Piston Slap: Neon Nightmare Foreshadows Future Fiatsco

Sajeev Mehta
by Sajeev Mehta
piston slap neon nightmare foreshadows future fiatsco

Mike writes:

I just thought I’d pass on an ongoing good/bad incident. First the bad: my wife’s 2003 Neon went into the dealer with a mysterious problem that they have determined requires replacement of the cylinder head. In a dramatic departure from my usual luck, the car is still under the 7/70 warranty so the expense will be small.

However the factory has informed them that they do not have a replacement. They are now checking with other dealers. Given that the Neon sold in numbers that Chrysler can only dream about attaining now, I cannot imagine this bodes well for anyone who bought a current Chrysler product.

Now the good news: the dealer loaned us a 2008 Versa to drive while we wait. This happens to be one of the vehicles on my list to replace my 1997 Escort mule when the time comes, so I welcomed the chance for a thorough test drive. So far, I’m favorably impressed. I would like to buy locally, so my options are limited to the domestics, Nissan and Toyota. This combined with my preference for a hatchback or small station wagon limits me to a Versa or a Vibe/Matrix (yes, I’m aware of the Caliber; see above). If the part search continues I may try to wrangle a Vibe for a test.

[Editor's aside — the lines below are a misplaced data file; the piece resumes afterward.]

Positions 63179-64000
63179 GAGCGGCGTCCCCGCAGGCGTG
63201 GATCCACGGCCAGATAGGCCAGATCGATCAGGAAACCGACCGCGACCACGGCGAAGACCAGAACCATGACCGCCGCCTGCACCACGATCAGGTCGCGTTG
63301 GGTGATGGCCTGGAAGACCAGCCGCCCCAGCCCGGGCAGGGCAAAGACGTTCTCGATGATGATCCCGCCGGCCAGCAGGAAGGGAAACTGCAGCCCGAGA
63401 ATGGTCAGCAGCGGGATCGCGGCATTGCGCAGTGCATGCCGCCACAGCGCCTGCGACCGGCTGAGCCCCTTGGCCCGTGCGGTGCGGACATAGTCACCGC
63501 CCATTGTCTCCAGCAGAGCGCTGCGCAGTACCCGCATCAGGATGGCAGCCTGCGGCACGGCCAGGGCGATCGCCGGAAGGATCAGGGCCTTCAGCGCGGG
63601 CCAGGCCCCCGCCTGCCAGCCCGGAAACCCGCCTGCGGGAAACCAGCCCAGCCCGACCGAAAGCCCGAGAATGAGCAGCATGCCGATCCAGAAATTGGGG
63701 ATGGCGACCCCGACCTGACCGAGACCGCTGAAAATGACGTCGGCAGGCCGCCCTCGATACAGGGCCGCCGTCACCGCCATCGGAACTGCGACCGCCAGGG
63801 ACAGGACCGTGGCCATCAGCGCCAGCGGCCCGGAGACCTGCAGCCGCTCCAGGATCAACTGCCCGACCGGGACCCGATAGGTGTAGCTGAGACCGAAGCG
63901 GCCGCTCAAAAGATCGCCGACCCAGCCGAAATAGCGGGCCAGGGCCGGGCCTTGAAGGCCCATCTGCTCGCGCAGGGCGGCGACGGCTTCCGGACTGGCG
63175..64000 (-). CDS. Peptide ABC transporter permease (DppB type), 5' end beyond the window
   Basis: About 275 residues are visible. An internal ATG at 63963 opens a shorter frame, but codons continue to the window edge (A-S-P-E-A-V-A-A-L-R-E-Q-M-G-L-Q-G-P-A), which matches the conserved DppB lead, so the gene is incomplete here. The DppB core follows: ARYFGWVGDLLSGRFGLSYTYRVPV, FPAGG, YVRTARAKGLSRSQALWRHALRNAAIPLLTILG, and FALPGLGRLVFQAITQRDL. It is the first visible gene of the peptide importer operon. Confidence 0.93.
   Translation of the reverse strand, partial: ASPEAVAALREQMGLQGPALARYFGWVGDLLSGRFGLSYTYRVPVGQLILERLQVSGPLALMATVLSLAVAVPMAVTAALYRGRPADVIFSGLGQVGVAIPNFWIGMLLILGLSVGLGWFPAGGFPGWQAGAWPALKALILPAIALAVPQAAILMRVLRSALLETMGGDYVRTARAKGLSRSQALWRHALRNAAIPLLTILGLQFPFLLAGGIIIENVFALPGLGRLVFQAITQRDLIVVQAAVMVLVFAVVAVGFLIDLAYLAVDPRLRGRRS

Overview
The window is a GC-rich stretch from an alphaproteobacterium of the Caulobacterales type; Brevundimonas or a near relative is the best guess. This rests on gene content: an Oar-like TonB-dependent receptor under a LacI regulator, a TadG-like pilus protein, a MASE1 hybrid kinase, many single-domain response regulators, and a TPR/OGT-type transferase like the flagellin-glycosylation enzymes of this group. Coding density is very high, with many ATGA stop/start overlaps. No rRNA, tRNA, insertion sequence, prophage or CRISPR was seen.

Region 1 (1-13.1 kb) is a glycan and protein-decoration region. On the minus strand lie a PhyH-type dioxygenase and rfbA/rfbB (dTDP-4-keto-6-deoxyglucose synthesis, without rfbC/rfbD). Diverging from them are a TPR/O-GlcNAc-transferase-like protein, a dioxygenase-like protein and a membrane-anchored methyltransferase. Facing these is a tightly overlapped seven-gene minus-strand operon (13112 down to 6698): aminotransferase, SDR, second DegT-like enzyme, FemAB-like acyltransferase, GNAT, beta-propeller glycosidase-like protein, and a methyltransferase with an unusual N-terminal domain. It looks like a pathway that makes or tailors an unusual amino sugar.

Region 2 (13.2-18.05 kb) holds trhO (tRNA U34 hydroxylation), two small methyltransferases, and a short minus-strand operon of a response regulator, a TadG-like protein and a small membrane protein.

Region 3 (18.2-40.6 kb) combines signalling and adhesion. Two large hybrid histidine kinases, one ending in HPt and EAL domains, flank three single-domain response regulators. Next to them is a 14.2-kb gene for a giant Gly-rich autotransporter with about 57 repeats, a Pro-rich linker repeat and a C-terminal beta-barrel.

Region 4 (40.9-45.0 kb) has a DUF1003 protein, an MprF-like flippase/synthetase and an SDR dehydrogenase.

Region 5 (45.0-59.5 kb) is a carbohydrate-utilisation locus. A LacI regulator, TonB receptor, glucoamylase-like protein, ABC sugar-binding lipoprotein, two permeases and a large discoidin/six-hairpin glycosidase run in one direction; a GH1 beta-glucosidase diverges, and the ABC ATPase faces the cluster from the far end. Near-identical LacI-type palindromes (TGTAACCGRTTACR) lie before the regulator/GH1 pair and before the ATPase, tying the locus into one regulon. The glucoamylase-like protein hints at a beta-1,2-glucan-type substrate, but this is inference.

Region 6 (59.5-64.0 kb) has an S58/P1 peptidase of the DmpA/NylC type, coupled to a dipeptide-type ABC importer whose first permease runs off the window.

Sajeev answers:

The implied question here: WTF is up with Chrysler’s supply chain? Neon head gasket failures are common; our very own Jack Baruth (a Neon ACR geek) confirmed the interweb’s numerous incidents. Considering the collateral damage from a poorly designed gasket, it’s no surprise that the cylinder head can crack or warp. But the Neon wasn’t a niche product with unique parts that’ll collect dust on the shelf.

To be fair, Mike’s query was written in mid-March. So I contacted a local Chrysler dealer yesterday. They did not stock the head nor did anyone else in Houston, but they could get it from the factory in three to four business days. So at least the cylinder head does exist outside of the salvage yard, at least on someone’s computer terminal. But is this a case of Chrysler’s supply chain strategically reducing inventory to minimize financial burdens?

And will Mike’s old Escort be superseded by a Versa or Vibe in the not too distant future?

Bonus! A Piston Slap Nugget of Wisdom

Maybe the Neon should leave before the Escort. If inventory is this irregular for the massively-popular Neon, I shudder to think of the post bankruptcy backfires when the (proposed) federally-backed warranties come into play. Not to mention the entirely-theoretical warehousing nightmare of keeping FIAT parts in this system. Epic, epic fail.

[Send your technical queries to sajeev.mehta@thetruthaboutcars.com]

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2 of 32 comments
  • TRL TRL on Apr 24, 2009